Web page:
Farida Najar has been waiting to receive public housing in Jaffa for four years. But the Palestinian single mother of four can no longer afford the rising rents in the city she was born and raised in. Last week, she moved her family into a tent at a public park, in protest of the racialized gentrification that she says is pushing Palestinian residents out of Jaffa.
“I moved to live in a tent because I don’t have a house to live in,” Najar told +972 Magazine. “All I want is an apartment. The state wants to make us leave to other cities like Lydd or Ramla. This is a racist policy, and we won’t stay silent about it.”
Days after Najar set up her tent, other single mothers facing similar challenges began to join her. By Wednesday, the small park on Yefet street was filled with tents.
At first, the 10 families insisted on staying in the park with their children, despite the municipal eviction order issued against their camp. Not even heavy rains deterred them. Dozens of Palestinian and Israeli protesters attended vigils throughout the week to support the single mothers’ struggle, including MKs Ayman Odeh, Sami Abu Shehadeh, and Ofer Cassif.
But after a Sunday meeting with the Mishlama, the local branch of the Tel Aviv municipality that deals with issues concerning Jaffa’s residents, some of the families agreed to leave the park immediately in exchange for social and financial aid — though they were not offered permanent housing solutions. By Monday, at least six of the women signed what they described as “better agreements,” and left the protest camp.
The women who decided to stay, including Najar, moved to sleep in the park’s public shelter, after municipal officers arrived to remove any remaining equipment Tuesday morning.
“The protest camp was erected by families from Jaffa, mostly single mothers, who are experiencing real hardship as a result of years of neglect in the government’s public housing policy,” a Tel Aviv-Jaffa spokesperson told +972 Magazine. “The tents were willingly taken down, following dialogue between the women, the Jaffa Acting Committee, and representatives from the municipality, the goal of which was to find solutions for the families and end the protest in a respectful, nonviolent manner.”
The spokesperson added that representatives from the municipal welfare services and the Jaffa Acting Committee will be meeting with the women every couple of weeks to follow up on their cases.
“Every protest is legitimate, and the municipality encourages residents to actively participate in the democratic game. With that, setting up a camp in a public space has a time limit, regardless of the legitimacy of the cause,” the spokesperson added.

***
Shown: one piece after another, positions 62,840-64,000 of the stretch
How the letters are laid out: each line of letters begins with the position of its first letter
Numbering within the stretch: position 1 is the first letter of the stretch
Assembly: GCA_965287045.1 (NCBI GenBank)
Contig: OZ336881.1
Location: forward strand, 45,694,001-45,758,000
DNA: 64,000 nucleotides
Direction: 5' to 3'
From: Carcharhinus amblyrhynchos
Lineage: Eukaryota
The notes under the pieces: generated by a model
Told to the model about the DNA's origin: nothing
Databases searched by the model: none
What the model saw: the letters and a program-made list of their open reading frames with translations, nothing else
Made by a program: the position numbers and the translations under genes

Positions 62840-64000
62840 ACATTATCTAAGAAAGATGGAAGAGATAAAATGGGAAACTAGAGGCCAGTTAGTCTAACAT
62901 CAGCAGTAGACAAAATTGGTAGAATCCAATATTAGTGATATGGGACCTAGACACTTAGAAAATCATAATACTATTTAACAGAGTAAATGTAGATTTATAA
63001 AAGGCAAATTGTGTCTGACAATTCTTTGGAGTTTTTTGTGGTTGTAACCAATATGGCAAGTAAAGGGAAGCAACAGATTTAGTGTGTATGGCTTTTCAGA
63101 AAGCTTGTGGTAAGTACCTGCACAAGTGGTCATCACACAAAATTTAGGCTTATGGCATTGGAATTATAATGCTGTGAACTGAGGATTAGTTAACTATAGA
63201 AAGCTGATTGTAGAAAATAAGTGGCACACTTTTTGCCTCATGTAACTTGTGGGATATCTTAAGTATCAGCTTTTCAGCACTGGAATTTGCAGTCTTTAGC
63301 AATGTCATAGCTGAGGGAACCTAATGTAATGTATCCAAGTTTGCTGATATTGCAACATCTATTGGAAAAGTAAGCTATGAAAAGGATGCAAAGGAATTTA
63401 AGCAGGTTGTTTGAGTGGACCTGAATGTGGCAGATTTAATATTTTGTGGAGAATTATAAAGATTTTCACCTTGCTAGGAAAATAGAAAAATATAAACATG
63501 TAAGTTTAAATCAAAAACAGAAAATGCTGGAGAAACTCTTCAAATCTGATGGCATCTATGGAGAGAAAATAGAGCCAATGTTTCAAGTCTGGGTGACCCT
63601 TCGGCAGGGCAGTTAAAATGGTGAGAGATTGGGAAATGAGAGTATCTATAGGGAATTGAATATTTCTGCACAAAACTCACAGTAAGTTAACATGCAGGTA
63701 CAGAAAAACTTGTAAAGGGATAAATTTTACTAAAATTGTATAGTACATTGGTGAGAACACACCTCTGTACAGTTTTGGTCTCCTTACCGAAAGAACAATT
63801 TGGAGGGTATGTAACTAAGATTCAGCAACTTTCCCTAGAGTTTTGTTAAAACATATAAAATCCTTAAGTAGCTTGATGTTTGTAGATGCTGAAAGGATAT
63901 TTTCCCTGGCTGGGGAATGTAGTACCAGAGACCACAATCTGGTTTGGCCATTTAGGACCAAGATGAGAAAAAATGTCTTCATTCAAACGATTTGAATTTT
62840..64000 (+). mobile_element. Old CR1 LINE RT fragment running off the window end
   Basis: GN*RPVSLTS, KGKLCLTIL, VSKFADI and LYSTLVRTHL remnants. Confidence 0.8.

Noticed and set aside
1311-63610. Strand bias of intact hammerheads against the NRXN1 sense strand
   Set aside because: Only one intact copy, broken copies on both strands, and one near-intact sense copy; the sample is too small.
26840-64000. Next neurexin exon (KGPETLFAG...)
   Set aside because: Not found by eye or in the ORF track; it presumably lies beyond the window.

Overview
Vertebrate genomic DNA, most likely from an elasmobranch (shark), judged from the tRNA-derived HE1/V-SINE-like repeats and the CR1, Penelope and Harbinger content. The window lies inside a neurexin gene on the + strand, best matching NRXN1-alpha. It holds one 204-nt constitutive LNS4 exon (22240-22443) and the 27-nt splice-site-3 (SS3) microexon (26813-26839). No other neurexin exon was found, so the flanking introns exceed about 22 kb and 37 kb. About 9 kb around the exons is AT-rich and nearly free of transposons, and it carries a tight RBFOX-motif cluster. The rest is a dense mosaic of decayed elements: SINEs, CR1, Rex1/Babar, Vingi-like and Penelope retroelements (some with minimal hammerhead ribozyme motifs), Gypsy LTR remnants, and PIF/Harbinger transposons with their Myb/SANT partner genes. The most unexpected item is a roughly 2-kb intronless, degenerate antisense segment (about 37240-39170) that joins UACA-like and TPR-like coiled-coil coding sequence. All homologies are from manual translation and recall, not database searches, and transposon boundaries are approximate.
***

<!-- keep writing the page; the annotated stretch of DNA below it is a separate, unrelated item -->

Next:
Even though the families are eligible for public housing, years of flawed policies have made it almost impossible to secure an affordable apartment in the city. The subsidies that they receive from the state in the meantime are not enough to cover rent in Jaffa, they said.
The shortage in available public housing apartments in Tel Aviv in general, and specifically in Jaffa, means families often wait for years before securing affordable housing. According to a state comptroller report from 2019, people who are eligible for public housing had to wait 31 months on average to receive an apartment, and in central Israel the waiting time can be even longer.
“Our parents had debts and couldn’t help us, and now we can’t help our children,” Najar lamented.
One of the women who joined Najar is Fatima, a mother of four, who preferred not to publish her last name. “We are 8 families with 27 children, we live as one big family,” she said. “We are here because we don’t have a roof to live under with our children. The rent is expensive in Jaffa, and the assistance we get from the state does not allow us to live in dignity.”
“At first, the children thought we went camping, but after a few days it became hard for them,” Fatima continued. “With the rain, they are tired, but we will stay here till we receive our rights.”
The housing crisis that Palestinian citizens face in Jaffa has a wider historical context. After the 1948 Nakba, the Palestinian residents who remained in Jaffa were concentrated in the Ajami and Jabalia neighborhoods, where many received “protected status” as tenants in houses they owned, or that belonged to Palestinian families who became internally displaced or refugees. Those houses were registered as “absentee” properties, which were eventually transferred to the state’s Development Authority.
In recent years, luxury projects have dominated the coastal city’s landscape, and public housing companies have been selling the buildings to private investors. This has made it even harder for local Palestinian residents to rent or buy property in Jaffa.
A version of this article was first published in Hebrew on Local Call. Read it here.